Last updated on January 6th, 2023
The advent of AI has led to a paradigm shift in the industry. Deep learning, a technique that helps machines learn from large data sets, has provided a powerful reality-altering tool for businesses.
It is transforming machine learning (ML), allowing computers to recognize speech, grasp relationships between items, identify objects and understand their relationships, translate languages from text, and more.
According to a report, the value of the worldwide AI market as of 2022 is $136.6 billion. This is primarily due to the growing number of real-world applications for AI technology involving deep learning as its driving mechanism.
By 2030, it is anticipated that the global AI market would reach $1.81 trillion with growth in the profound learning sector.
Deep Learning is primarily focused on programming systems to deliver specific results. But depending on the volume of data to be processed, training’s latency proves to be a challenge, especially with conventional CPUs.
Everything became faster and gave amazing outcomes after GPUs were introduced. Continue reading to learn everything you need to know about GPUs and why do you need one for your next deep learning project.
Understanding GPUs for Deep Learning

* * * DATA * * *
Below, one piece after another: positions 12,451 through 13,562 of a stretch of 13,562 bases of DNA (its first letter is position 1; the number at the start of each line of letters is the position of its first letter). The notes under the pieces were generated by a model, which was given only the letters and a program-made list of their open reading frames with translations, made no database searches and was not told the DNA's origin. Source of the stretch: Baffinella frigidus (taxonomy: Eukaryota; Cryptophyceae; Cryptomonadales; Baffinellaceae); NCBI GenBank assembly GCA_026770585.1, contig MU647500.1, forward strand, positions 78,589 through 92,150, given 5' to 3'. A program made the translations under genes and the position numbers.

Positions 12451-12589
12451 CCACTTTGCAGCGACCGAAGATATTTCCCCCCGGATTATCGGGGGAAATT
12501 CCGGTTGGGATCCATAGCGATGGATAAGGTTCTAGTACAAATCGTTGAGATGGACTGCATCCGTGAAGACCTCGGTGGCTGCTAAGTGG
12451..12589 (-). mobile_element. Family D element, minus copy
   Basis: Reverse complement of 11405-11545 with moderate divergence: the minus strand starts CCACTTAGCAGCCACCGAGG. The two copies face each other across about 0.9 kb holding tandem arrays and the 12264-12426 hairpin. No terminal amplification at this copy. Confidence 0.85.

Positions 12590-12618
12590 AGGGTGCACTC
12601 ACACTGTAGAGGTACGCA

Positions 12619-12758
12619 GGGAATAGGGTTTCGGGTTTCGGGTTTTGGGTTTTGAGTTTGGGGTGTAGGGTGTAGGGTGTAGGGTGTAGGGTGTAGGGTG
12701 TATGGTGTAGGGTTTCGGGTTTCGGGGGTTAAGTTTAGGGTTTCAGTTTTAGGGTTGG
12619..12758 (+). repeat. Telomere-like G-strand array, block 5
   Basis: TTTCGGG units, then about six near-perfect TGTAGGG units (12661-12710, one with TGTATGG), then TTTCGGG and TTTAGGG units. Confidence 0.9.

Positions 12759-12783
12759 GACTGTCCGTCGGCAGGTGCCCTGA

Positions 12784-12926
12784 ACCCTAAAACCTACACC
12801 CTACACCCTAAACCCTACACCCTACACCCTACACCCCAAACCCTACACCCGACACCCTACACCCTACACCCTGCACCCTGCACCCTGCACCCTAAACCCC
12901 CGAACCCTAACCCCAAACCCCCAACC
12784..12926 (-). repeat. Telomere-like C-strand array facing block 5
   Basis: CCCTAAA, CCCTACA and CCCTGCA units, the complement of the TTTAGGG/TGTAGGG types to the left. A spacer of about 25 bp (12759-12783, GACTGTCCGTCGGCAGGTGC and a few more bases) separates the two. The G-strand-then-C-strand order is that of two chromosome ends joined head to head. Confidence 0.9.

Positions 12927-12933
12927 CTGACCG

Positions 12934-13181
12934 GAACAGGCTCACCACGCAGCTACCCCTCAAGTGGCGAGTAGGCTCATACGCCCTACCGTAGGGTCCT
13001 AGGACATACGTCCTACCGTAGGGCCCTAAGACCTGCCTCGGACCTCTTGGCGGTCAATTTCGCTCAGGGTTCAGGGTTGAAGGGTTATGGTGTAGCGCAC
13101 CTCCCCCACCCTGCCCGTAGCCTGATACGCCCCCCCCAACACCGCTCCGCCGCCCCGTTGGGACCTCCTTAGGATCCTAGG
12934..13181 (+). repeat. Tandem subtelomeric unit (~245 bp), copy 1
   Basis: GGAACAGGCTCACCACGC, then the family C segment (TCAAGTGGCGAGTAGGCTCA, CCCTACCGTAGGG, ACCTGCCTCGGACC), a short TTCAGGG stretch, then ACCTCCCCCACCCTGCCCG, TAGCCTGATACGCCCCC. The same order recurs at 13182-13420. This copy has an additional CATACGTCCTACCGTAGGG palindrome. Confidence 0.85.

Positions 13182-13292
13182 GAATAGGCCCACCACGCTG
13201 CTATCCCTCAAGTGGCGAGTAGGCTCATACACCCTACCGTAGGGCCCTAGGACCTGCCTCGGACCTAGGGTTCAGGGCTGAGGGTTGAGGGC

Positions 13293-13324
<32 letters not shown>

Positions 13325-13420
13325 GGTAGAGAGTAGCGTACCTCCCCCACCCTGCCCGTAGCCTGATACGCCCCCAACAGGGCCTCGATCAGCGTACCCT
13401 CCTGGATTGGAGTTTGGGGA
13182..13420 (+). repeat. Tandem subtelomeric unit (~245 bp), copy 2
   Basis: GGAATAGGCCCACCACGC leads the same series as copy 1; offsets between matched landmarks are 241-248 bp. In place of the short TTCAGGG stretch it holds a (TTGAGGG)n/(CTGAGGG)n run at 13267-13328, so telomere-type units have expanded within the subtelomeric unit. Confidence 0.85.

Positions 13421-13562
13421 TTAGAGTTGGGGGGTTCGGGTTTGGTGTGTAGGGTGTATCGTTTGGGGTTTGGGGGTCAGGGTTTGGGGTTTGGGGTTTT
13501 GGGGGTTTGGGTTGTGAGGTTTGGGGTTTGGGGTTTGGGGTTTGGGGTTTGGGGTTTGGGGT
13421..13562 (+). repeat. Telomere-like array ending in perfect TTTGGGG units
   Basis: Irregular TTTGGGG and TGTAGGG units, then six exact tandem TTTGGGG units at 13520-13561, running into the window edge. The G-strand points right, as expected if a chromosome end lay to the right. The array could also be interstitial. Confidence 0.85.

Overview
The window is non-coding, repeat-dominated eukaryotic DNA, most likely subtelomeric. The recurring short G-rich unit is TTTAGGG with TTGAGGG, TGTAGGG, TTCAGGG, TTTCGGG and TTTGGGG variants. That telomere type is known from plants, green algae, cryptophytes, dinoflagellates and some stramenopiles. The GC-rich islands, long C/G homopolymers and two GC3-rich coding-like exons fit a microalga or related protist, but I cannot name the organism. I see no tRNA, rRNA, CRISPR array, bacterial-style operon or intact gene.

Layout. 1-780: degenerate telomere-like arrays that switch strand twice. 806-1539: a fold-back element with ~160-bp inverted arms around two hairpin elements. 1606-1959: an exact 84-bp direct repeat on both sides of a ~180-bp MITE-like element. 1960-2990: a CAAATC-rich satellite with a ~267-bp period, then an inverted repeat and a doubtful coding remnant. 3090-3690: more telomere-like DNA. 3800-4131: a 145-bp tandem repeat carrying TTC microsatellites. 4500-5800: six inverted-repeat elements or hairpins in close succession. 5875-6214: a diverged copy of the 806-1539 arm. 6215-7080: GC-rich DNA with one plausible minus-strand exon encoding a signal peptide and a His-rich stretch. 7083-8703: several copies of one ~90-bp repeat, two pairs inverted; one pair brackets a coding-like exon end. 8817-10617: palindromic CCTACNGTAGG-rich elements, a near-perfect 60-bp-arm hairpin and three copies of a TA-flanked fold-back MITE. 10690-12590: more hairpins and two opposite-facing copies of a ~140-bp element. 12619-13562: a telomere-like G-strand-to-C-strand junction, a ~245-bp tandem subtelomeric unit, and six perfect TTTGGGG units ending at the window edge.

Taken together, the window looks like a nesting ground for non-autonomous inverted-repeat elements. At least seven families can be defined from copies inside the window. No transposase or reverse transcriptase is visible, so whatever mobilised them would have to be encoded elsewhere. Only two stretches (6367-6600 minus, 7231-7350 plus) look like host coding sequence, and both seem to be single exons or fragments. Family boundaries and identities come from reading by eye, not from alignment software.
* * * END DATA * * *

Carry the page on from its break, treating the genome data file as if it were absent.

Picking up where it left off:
There are numerous applications of deep learning, both in research and commercial settings. Deep learning is based on artificial neural networks (ANNs) and is a popular technique for extracting precise predictions from large datasets.
To extract these predictions efficiently from all that information during the training phase of the model – the most resource intensive task, we need a lot of power to do so in the least amount of time. To put it simply, deep learning needs a lot of computing power to process all that information.
Any data scientist or machine learning enthusiast attempting to extract performance from training models on a large scale will ultimately approach a limit and start to experience variable levels of processing latency while performing various training operations on the dataset in order to achieve the desired outcome.
When training sets grow bigger, tasks that used to take only a few minutes to complete might now take many hours or even weeks.
The idea of a single powerful CPU core being used for high computational tasks is being replaced by numerous units with parallel processing that can perform better while handling enormous amounts of computational work efficiently as machine learning is progressing. These powerful units are emerging as GPUs.